Tuesday, February 23, 2010

Under the Radar

OK, I admit it, I'm fascinated by the 1897 Sears, Roebuck & Co. Catalogue. I keep paging through it, finding more odd things. Right now I'm fixated on the Drug Department. You could order just about any kind of medication, including laudunum and paregoric, by mail, no questions asked. Hypodermic syringes, too. Of course, these things were perfectly legal at the time. Other things weren't. I ran across one particular item that really rocked my head back. Let me quote you the entry:
If you know much about herbalism you'll recognize this as a powerful abortifacient formula; note the postscript that says, "With useful information and instructions to ladies concerning their troubles." Troubles, indeed. Bear in mind, abortion in any form, for any reason, was illegal at this time; but here we have the Sears catalogue selling an abortifacient formula right there on the second page of their Drug Department section, in between Kidney & Liver Cure and Little Liver Pills.

Here's the thing: Herbal knowledge was much more widespread in 1897 than it is now. It was taught in medical schools, handed down from one generation to the next and considered part of a normal person's basic life instruction, sort of the way we now teach our kids to take aspirin for a headache. Most people reading this catalogue would know that "Female Pills" and "Pennyroyal Pills: The Standard Female Remedy" did not describe a benign formula to help with mood swings or some such.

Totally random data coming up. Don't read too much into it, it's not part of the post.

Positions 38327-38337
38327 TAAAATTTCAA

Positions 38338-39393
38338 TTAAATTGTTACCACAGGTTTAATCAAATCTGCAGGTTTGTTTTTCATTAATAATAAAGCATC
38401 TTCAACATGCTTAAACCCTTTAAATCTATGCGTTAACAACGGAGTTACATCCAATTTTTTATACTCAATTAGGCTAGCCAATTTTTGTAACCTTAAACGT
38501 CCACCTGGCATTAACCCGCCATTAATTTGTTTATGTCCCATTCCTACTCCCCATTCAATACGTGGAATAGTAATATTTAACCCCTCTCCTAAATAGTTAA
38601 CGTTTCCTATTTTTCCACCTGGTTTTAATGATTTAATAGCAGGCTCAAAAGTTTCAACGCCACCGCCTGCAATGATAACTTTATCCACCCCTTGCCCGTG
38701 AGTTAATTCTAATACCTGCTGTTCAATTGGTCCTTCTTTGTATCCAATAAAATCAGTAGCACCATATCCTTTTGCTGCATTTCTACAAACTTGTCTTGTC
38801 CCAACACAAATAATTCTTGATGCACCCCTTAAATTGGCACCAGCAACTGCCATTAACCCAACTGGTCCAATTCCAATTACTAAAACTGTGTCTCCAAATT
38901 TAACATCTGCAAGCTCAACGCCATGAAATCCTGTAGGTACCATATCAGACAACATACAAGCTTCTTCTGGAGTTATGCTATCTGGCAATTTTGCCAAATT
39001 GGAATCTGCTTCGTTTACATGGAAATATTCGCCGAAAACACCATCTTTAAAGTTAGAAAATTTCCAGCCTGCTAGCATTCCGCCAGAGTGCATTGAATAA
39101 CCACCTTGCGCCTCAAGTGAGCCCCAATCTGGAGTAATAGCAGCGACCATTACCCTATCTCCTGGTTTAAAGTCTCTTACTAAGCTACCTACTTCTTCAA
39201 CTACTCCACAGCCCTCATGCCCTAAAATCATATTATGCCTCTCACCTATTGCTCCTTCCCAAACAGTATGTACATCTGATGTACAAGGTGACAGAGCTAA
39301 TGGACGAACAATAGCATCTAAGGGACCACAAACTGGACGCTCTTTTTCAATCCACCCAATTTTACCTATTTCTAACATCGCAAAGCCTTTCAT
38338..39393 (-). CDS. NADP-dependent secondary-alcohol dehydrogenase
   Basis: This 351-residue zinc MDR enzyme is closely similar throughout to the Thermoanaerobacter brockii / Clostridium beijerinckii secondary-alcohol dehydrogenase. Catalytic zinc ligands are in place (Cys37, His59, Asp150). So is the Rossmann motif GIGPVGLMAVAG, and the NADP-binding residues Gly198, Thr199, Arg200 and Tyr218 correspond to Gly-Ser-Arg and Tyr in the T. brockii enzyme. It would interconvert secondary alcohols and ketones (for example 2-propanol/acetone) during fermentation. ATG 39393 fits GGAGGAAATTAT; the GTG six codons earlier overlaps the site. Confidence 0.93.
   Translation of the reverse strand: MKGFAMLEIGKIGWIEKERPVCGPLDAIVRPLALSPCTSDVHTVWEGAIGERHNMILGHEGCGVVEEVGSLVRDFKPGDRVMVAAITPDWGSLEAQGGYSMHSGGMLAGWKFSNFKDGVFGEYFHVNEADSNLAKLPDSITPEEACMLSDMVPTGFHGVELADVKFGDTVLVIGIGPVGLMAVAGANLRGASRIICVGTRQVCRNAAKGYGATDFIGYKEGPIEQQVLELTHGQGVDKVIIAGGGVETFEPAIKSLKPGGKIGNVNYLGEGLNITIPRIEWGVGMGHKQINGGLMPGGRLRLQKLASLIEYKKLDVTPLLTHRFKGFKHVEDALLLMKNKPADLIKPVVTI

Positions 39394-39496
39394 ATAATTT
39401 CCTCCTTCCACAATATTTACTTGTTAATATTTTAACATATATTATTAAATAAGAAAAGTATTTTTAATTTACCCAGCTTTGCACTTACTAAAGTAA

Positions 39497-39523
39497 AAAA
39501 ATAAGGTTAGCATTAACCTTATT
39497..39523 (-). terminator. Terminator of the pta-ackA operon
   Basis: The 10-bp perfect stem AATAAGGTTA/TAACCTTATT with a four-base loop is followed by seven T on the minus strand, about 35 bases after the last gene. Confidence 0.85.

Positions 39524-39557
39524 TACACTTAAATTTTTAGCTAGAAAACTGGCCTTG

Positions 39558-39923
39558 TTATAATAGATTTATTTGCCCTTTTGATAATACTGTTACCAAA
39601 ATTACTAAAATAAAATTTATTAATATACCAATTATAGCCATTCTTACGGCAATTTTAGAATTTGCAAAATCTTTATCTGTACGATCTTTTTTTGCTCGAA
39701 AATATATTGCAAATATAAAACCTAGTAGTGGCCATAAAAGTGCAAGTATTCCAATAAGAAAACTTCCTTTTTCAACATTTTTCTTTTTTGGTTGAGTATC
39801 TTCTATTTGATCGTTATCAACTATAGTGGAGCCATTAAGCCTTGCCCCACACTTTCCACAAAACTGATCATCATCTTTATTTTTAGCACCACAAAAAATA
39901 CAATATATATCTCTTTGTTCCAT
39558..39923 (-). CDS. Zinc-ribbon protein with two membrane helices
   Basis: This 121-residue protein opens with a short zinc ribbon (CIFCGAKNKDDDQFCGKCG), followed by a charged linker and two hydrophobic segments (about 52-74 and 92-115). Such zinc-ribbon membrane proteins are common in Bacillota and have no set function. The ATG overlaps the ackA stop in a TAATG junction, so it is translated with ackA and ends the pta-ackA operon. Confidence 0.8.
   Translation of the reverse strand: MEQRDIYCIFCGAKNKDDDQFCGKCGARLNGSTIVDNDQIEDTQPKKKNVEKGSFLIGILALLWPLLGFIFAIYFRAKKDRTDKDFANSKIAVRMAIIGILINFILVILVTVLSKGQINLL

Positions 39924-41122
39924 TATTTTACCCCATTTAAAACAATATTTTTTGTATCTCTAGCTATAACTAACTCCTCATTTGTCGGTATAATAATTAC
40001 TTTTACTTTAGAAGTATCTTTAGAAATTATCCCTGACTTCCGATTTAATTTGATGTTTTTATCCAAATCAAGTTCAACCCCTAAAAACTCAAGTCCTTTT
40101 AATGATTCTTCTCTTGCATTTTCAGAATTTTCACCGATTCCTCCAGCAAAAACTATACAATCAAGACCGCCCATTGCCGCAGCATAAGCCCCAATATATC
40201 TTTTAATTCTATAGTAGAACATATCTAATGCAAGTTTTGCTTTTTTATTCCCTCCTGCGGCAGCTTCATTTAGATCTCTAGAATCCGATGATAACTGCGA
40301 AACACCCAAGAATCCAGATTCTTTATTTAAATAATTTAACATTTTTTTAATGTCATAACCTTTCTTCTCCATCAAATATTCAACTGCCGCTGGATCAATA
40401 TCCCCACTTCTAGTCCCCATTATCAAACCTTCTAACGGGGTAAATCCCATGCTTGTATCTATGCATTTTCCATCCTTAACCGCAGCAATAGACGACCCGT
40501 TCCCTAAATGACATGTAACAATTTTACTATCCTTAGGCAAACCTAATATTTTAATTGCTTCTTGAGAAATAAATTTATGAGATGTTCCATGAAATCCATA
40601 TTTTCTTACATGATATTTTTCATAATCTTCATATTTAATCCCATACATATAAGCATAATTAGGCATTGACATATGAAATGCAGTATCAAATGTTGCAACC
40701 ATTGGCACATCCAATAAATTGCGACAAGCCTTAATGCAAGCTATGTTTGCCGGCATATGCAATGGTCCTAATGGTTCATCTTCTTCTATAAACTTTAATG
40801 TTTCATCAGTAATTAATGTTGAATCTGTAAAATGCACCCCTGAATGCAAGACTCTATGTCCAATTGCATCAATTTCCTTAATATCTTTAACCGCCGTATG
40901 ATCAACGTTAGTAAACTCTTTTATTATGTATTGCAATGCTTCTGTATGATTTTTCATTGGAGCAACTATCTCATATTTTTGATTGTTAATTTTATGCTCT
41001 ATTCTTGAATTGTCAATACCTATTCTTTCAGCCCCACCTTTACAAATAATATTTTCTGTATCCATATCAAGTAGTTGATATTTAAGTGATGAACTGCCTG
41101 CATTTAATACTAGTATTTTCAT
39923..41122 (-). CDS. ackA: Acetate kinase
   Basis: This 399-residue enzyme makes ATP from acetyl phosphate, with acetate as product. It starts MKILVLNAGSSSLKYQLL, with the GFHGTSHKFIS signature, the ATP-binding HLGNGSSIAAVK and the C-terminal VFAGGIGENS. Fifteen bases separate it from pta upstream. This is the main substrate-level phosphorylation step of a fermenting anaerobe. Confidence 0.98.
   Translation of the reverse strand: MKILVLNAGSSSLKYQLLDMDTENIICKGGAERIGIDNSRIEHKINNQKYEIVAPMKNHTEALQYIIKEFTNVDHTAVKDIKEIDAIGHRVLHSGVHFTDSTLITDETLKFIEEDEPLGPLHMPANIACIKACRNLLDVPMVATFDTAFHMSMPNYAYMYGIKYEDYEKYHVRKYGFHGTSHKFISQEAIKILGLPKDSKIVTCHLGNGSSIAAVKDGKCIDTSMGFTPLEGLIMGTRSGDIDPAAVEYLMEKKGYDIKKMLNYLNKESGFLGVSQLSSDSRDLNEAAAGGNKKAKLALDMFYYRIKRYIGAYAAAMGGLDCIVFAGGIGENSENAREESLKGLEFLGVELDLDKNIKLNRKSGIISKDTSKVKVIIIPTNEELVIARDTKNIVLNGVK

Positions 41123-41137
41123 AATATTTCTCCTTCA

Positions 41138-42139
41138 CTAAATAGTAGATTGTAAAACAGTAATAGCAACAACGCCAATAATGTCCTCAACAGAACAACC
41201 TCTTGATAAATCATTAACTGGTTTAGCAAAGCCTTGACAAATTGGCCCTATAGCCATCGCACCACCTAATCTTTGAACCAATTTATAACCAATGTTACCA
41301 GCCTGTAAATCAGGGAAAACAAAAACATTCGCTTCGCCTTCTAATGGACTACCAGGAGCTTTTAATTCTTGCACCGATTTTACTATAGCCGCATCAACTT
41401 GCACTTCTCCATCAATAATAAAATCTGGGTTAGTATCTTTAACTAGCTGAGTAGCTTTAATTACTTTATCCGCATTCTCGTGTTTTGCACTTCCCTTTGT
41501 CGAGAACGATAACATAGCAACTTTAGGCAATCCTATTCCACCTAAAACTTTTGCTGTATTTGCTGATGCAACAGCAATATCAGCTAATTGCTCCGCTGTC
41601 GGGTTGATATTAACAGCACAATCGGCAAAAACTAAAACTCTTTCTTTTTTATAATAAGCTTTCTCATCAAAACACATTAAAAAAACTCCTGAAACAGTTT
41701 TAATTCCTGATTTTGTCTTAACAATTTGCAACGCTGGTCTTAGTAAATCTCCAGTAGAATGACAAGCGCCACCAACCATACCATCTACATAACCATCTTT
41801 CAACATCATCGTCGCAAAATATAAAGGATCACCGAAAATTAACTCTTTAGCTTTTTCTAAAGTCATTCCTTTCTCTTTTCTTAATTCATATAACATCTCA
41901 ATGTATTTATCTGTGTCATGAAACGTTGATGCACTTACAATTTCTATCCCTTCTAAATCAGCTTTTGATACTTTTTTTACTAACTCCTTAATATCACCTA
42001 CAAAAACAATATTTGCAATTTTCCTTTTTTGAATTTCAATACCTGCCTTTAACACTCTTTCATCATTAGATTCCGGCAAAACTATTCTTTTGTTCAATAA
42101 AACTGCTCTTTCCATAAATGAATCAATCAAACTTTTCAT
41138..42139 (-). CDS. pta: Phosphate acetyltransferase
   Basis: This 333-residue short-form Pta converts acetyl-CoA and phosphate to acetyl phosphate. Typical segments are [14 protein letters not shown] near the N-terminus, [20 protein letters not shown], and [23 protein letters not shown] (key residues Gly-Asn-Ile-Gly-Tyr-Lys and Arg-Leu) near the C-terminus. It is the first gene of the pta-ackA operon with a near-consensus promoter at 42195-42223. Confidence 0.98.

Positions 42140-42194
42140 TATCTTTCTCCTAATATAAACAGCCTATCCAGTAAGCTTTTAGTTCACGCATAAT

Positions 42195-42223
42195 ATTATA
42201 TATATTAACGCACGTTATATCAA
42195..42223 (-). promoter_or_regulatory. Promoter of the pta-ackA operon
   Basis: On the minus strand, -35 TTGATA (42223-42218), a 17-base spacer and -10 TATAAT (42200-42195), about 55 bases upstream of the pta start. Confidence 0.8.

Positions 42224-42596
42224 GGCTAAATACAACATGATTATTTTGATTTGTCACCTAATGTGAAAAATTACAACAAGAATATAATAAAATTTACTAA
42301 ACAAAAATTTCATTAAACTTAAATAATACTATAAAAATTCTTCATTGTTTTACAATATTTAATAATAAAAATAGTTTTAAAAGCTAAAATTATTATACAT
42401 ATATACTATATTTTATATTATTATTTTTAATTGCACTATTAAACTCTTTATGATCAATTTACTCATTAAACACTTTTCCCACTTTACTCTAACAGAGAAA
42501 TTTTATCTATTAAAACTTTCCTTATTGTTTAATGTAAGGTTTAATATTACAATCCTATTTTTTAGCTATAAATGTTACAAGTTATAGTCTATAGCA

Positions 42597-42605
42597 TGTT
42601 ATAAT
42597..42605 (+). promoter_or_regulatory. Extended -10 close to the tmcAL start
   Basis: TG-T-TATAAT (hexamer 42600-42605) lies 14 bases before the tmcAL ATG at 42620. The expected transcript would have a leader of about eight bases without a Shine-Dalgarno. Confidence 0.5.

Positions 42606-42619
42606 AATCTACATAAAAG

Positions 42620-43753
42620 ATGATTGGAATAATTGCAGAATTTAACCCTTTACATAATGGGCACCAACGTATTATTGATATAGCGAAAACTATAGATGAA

I also found a copy of the Aurora Daily Express from March 1, 1901 with an ad for the aforementioned pills. Here they're described as 'a reliable and safe monthly regulator.' Indeed. I bet, if a woman took those pills once a month at a particular time in her cycle, she'd never have any...problems. Ahem. So what gives?

I'm thinking, women probably used these pills as birth control out of desperation. Technically they're not a contraceptive, since pregnancy would occur and then be terminated. I've seen modern instructions for using cotton root as birth control in much the same way these pills would have been used. It would awfully hard on a woman's body, but not as hard as repeated unwanted pregnancies, I suppose. Upwards of ten children wasn't at all unusual in 1897. Poor women; no wonder they died young. In an era when most information about birth control (condoms, pessaries, the rhythm method) was ruthlessly suppressed, this might have been the only available choice for many women. Wow.